Response to Comment on: Kaiyala et al. (2010) Identification of Body Fat Mass as a Major Determinant of Metabolic Rate in Mice. Diabetes;59:1657–1666

  1. Michael W. Schwartz2,3
  1. 1Department of Dental Public Health Sciences, School of Dentistry, University of Washington, Seattle, Washington;
  2. 2Diabetes and Obesity Center of Excellence, University of Washington, Seattle, Washington;
  3. 3Division of Endocrinology, Metabolism and Nutrition, School of Medicine, University of Washington, Seattle, Washington;
  4. 4Department of Biostatistics, University of Washington, Seattle, Washington.
  1. Corresponding author: Karl J. Kaiyala, kkaiyala{at}u.washington.edu.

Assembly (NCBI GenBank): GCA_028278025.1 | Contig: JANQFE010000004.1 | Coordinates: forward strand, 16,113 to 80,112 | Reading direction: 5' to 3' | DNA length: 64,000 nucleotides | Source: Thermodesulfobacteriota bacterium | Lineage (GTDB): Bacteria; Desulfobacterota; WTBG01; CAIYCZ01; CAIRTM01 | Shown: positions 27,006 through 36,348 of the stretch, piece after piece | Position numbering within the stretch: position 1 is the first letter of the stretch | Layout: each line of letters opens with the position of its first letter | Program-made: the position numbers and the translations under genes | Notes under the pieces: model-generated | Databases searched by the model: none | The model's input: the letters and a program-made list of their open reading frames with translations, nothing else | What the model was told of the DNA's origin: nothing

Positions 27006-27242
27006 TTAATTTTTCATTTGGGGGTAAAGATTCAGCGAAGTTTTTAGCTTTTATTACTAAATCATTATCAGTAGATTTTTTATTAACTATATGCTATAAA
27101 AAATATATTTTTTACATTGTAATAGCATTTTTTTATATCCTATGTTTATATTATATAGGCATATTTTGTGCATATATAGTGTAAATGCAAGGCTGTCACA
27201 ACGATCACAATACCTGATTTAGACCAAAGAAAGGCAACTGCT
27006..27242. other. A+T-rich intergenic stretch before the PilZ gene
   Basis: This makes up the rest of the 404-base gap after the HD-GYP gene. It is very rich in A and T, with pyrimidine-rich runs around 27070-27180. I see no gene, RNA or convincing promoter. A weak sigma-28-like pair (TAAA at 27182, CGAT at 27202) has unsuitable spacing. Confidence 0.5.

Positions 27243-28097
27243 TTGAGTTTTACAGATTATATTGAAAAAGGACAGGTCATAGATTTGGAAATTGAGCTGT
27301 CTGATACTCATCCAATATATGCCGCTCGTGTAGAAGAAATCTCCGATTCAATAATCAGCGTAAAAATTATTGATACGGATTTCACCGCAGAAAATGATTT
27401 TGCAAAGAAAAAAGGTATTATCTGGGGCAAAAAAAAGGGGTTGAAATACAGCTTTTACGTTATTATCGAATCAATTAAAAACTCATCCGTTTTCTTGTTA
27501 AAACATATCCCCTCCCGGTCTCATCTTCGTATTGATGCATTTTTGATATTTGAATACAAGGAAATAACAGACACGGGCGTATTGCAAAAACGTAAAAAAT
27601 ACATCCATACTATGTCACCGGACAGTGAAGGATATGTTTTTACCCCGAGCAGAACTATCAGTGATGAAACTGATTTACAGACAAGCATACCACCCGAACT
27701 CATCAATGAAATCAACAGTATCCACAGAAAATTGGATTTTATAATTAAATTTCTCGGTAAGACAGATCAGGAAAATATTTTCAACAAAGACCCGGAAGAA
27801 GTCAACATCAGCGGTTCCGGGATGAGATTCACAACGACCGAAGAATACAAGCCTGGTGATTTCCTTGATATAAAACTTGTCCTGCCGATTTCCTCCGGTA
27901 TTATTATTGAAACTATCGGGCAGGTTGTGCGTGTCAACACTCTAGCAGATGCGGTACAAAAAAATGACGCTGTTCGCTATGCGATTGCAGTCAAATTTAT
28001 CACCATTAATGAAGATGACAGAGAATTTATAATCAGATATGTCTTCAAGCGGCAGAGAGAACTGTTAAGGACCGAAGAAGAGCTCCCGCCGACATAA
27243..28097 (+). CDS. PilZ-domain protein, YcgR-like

We thank MacLean (1) for his insightful comments regarding both the need to present unadjusted energy expenditure (EE) data and the issue of model selection for EE normalization.

We agree with the recommendation to present unadjusted EE data as part of the analysis—indeed, this standard should be widely adopted in metabolic research. The question of whether to adjust EE for only the best estimate of “metabolic mass,” e.g., lean body mass (LBM), is complex and raises issues of both theoretical and practical importance.

From a theoretical perspective, MacLean notes that when a genetic or other intervention influences EE by altering …

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